King François I was raised at Amboise, which belonged to his mother, Louise of Savoy, and during the first few years of his reign the château reached the pinnacle of its glory. As a guest of the King, Leonardo da Vinci came to Château d'Amboise in December 1515 and lived and worked in the nearby Clos Lucé, connected to the château by an underground passage. He died there in 1519 and is buried in the Chapel of Saint-Hubert, adjoining the château.

King Henri II and his wife, Catherine de' Medici, raised their children in Château d'Amboise along with Mary Stuart, the child Queen of Scotland who had been promised in marriage to the future French King François II.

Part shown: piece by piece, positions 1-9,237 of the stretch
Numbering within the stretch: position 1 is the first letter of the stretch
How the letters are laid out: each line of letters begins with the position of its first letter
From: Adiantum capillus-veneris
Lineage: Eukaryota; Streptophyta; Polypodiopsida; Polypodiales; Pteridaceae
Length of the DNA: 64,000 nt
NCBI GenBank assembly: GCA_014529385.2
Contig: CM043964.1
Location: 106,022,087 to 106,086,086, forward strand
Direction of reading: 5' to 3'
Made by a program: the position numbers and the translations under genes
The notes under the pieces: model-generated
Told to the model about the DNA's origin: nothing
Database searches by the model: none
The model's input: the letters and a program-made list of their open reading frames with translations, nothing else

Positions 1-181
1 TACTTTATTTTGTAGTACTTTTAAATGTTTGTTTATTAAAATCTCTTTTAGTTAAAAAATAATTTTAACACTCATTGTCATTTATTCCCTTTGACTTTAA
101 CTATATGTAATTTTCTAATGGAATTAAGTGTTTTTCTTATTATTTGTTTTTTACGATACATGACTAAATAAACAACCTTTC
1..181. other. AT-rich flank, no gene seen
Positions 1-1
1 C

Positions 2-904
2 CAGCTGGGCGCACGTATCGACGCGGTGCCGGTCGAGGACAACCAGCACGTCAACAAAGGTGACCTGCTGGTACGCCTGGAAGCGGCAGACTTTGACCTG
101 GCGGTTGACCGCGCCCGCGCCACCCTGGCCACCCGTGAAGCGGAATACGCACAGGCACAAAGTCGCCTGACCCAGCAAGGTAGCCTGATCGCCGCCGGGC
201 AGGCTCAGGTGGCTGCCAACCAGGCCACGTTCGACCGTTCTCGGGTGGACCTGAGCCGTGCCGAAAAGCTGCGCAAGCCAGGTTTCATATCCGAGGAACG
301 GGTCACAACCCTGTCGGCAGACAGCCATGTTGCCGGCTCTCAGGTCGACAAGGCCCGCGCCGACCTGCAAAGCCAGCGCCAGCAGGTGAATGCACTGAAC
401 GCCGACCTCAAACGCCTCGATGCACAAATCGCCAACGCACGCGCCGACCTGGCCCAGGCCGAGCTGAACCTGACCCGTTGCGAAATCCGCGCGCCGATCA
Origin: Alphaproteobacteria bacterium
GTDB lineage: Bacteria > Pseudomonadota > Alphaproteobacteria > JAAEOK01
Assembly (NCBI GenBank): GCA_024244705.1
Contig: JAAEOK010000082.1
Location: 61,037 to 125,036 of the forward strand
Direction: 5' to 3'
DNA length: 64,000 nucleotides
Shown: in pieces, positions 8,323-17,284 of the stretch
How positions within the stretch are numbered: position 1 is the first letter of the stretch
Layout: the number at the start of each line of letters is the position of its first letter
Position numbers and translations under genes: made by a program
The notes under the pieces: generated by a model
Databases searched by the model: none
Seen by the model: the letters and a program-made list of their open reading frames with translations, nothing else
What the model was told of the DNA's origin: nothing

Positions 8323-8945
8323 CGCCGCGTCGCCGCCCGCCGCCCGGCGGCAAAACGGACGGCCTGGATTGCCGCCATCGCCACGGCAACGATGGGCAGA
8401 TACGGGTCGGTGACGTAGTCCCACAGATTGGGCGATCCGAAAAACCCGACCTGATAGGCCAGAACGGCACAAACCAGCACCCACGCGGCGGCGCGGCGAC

Château d'Amboise
Paris. After completing our quick tour of the Loire Valley châteaux, we returned the rental car and stowed suitcases in our hotel near the Charles de Gaul airport. We then took an underground train into Paris, popping up in front of the Notre Dame Cathedral. From there we walked along the Seine, exploring a few side streets along the way, and ending up at the Louvre. We walked around the interior plaza in the drizzling rain and spotted the Eiffel Tower, Obelisque of Luxor, and Arc d'Triomphe in the distance.


Website created by Wayne Matchett, 29 Dec. 2006